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VLSFO crack sinks to 3-week low

Asia’s 0.5% very low-sulphur fuel oil (VLSFO) front-month crack slipped to a more than three-week low on Friday as ample regional inventories eased concerns over tightening supplies.

The front-month VLSFO crack slipped to $11.83 a barrel above Dubai crude, down 14 cents from the previous session and its lowest since June 30, Refinitiv data in Eikon showed.

Residual fuel inventories at the Amsterdam-Rotterdam-Antwerp (ARA) storage hub dropped to a near 1-1/2 year low this week, while those in the Singapore and Fujairah hubs rose, official data showed. In the first half of 2021, China’s exports of VLSFO jumped 52.1% to 9.81 million tonnes. Fuel oil stocks in the ARA refining and storage fell by 182,000 tonnes to 1.03 million tonnes in the week ended July 22, data from Dutch consultancy Insights Global (IG) showed.

The ARA fuel oil stocks were down by 15% from the previous week as exports rose and imports, especially from Russia, fell, said Insights Global’s Lars van Wageningen.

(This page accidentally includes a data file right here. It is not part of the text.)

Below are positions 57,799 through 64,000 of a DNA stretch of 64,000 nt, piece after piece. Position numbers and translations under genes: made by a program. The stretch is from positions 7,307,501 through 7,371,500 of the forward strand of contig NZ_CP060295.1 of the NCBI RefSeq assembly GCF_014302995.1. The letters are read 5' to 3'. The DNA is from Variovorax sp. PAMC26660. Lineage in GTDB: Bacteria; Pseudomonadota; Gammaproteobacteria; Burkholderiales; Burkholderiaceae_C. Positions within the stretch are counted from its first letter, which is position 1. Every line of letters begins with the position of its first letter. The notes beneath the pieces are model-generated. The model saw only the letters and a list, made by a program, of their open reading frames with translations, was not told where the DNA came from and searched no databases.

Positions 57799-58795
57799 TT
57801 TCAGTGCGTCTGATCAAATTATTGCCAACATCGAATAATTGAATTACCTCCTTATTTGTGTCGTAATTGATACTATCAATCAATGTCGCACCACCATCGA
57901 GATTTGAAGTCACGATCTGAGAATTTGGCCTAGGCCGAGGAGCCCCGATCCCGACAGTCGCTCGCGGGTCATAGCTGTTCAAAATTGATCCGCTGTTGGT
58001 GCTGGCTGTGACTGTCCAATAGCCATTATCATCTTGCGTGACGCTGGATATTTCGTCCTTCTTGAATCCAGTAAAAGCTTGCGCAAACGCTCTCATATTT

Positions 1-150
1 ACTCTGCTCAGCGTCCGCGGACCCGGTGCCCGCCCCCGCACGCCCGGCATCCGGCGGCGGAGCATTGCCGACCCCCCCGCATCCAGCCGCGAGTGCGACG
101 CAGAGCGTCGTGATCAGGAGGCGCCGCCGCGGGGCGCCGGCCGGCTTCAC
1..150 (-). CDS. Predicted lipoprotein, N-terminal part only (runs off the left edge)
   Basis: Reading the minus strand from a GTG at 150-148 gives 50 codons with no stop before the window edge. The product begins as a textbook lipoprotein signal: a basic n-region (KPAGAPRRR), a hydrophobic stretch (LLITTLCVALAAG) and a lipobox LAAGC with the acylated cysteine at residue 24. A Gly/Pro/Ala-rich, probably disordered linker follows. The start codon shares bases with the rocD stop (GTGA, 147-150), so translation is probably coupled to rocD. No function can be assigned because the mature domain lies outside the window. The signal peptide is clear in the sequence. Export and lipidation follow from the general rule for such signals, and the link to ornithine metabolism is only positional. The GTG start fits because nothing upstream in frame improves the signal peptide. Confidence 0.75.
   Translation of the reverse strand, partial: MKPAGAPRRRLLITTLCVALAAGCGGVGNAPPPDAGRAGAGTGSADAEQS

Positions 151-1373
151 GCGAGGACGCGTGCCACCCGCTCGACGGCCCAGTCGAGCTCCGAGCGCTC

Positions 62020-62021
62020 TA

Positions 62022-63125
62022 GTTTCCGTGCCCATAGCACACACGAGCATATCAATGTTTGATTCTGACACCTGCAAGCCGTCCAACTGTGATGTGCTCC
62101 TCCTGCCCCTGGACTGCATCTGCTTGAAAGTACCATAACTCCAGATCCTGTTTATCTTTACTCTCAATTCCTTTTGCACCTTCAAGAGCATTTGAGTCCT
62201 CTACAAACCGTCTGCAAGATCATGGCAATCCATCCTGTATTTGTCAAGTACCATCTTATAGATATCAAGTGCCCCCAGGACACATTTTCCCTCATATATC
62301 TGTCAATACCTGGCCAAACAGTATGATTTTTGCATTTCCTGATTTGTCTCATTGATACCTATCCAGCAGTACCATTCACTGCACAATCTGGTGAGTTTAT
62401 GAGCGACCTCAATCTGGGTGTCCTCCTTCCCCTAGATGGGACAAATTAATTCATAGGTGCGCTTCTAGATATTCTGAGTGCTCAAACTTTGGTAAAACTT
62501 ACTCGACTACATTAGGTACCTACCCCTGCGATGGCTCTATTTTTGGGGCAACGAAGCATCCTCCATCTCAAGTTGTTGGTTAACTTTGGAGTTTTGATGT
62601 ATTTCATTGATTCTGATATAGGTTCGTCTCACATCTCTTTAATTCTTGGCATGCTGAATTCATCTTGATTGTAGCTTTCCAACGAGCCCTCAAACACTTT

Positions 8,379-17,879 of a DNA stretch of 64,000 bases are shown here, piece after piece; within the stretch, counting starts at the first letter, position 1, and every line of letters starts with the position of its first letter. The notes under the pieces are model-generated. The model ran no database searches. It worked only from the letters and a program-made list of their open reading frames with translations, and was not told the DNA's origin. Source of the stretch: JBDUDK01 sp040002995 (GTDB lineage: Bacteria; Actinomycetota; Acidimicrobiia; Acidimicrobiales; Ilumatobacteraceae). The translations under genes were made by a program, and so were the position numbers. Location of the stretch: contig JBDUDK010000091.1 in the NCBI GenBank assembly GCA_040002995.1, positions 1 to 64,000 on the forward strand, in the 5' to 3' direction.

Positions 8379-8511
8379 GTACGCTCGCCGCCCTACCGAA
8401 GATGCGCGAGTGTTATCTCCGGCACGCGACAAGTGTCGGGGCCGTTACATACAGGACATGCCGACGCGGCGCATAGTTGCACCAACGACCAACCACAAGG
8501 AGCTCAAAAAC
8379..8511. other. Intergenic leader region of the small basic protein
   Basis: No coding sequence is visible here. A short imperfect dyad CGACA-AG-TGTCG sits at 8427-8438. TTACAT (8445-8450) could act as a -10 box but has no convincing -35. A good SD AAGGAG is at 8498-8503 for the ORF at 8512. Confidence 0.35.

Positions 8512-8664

Compared with last year, the inventories at the ARA hub were 21% lower and below the five-year seasonal average of 1.18 million tonnes. In the Fujairah hub, fuel oil stockpiles were 6% higher to a three-week high of 11.76 million barrels, or 1.85 million tonnes, in the week ended July 19.

In Singapore, fuel oil inventories rose 6% to a six-week high of 24.43 million barrels, or 3.85 million tonnes, as net import volumes jumped to a three-month high.

Gunvor bought two 20,000-tonne VLSFO cargoes from Trafigura at a $1 per tonne premium to Singapore quotes in an FOB basis. No high-sulphur fuel oil (HSFO) cargo trades were reported in the Singapore trading window.

India’s MRPL offered a 25,000-tonne VLSFO cargo with a maximum 0.5% sulphur content loading from New Mangalore over Aug. 21-23 in a tender closing on July 27.

Beijing’s crackdown on the misuse of import quotas combined with the impact of high crude prices could see China’s growth in oil imports sink to the lowest in two decades in 2021, despite an expected rise in refining rates in the second half. Shipments into the world’s top crude importer and No. 2 refiner could be steady, or increase by up to 2% to just over 11 million barrels per day (bpd) this year, consultancies Energy Aspects, Rystad Energy and Independent Commodity Intelligence Services (ICIS) found.
Source: Reuters

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